By Louise Ure
Oh, yeah. She made my day. Marilyn Stasio reviewed my books in last Sunday’s New York Times!
Books, I said. Plural.
She not only said nice things about Liars Anonymous, she also summarized and blessed Forcing Amaryllis and The Fault Tree as well.
Picture Louise preening and scuffling her shoes in humility here. I’ve never been reviewed in the New York Times before. And this time it’s a trifecta. All three books.
Here’s what Ms. Stasio wrote:
“It takes a strong woman to admit she did wrong — and then go after the man who put her in that awkward position. Louise Ure took up the theme in her first novel, “Forcing Amaryllis,” in which a trial consultant with a heightened sense of responsibility for her younger sister resolves to kill the man who raped the girl. The guilt that the auto-mechanic heroine of her second novel, “The Fault Tree,” feels for failing to go to the aid of an old woman under attack by home invaders compels her to go after the killers herself — even though she’s blind. The sense of guilt is even more pronounced in “Liars Anonymous,” which makes sense because Ure’s narrator, Jessie Dancing, killed a man and got away with it. But even though she beat the rap, she bears the scars, and when the sounds of a murder in progress come through at the emergency call center where she works, Jessie finds a way to make restitution. Unrestrained by the housekeeping duties of a mystery series, Ure uses the freedom to push her themes to their limits. All three of her tough-minded novels take place in Tucson, which seems to produce plenty of strong women with blood in their eye.”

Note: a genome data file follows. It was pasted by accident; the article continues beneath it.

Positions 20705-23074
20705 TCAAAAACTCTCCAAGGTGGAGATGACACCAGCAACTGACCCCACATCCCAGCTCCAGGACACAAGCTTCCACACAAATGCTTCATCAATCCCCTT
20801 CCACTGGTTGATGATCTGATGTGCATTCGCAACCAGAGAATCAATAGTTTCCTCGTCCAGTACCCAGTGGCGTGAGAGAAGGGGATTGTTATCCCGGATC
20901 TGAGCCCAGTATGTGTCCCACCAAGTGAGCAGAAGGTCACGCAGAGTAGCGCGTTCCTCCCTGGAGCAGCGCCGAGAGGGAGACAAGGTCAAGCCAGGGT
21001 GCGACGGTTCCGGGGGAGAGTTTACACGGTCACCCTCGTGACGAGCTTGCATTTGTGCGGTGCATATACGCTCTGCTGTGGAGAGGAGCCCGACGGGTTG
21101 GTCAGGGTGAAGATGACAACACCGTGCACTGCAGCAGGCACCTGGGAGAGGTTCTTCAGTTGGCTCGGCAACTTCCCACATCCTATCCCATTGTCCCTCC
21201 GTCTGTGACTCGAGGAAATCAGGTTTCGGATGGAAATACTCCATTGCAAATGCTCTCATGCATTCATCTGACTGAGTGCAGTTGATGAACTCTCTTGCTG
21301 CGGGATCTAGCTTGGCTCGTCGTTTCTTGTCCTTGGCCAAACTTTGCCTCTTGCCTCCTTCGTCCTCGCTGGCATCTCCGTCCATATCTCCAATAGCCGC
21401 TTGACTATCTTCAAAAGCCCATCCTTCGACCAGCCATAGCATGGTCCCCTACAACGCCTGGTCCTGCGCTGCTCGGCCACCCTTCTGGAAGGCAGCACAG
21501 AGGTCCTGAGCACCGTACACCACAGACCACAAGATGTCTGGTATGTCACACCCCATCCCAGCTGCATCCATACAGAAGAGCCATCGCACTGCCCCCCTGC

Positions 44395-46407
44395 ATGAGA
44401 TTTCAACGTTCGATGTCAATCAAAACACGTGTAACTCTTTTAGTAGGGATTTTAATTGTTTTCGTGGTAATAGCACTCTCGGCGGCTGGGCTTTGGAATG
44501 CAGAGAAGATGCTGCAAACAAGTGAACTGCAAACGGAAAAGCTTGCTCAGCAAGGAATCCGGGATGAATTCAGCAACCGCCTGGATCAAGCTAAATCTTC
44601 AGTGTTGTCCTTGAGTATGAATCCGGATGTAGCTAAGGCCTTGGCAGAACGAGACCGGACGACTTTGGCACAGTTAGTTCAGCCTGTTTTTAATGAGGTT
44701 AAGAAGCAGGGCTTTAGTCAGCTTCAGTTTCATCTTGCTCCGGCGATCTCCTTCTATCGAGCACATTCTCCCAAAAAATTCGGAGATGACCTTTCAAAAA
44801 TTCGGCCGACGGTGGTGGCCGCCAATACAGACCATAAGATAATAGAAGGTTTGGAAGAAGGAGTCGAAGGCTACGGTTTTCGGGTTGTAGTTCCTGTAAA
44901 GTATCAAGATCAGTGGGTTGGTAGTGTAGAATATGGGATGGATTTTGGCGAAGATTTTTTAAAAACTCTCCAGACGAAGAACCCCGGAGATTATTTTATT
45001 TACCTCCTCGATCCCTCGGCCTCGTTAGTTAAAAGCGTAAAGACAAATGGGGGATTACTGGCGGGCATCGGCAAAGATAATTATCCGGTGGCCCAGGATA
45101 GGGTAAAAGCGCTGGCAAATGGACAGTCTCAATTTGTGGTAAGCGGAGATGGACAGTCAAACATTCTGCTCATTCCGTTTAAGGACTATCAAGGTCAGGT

So, not only does she say nice things, but she also gives me a unifying theme for all three (it’s news to me, but hey, who am I to quibble with the likes of La Stasio?).
And then she goes on to give me the perfect response when someone asks why I write stand alones.
“Unrestrained by the housekeeping duties of a mystery series …” (Sing it, sister!) “Ure uses the freedom to push her themes to their limits” (Amen to that! Here’s to freedom and pushing and … yeah, what she said!).
And all this time I thought it was because no one had ever asked me for a repeat performance by one of my heroines.
In truth, I love writing stand alones. Creating that whole new world out of thin air, and not carrying the baggage from any previous books along for the ride.
My series-writing brethren – although they start each book with a relatively stable voice and cast of characters already on board – are challenged to make each book distinct and fresh and new.
Stand alone writers don’t have that problem. But we do face another, perhaps more daunting, task. How to bring readers along from one book to another when there’s no familiar face there at all.
I think the answer lies in voice. They’ve met Calla Gentry, with her guilt and regret about not helping her sister in time. They’ve met Cadence Moran, a woman stronger and more determined than I’ll ever be. And now I want to introduce them to Jessie Dancing – liar, killer and friend.
Hopefully they’ll come to understand each of these women, not through the repetition of a series, but because they’re friends of mine.
P.S. I’m on a plane to New York today, ‘Rati, so I’ll be out of touch for a few hours, but will check in again late in the day.
P.P.S. And did I mention how cool it was to meet and spend time with our ‘Rati pal Tom Barclay and his wife at the Mystery Bookstore party last Friday in L.A.? Thank you, Tom. That was a treat!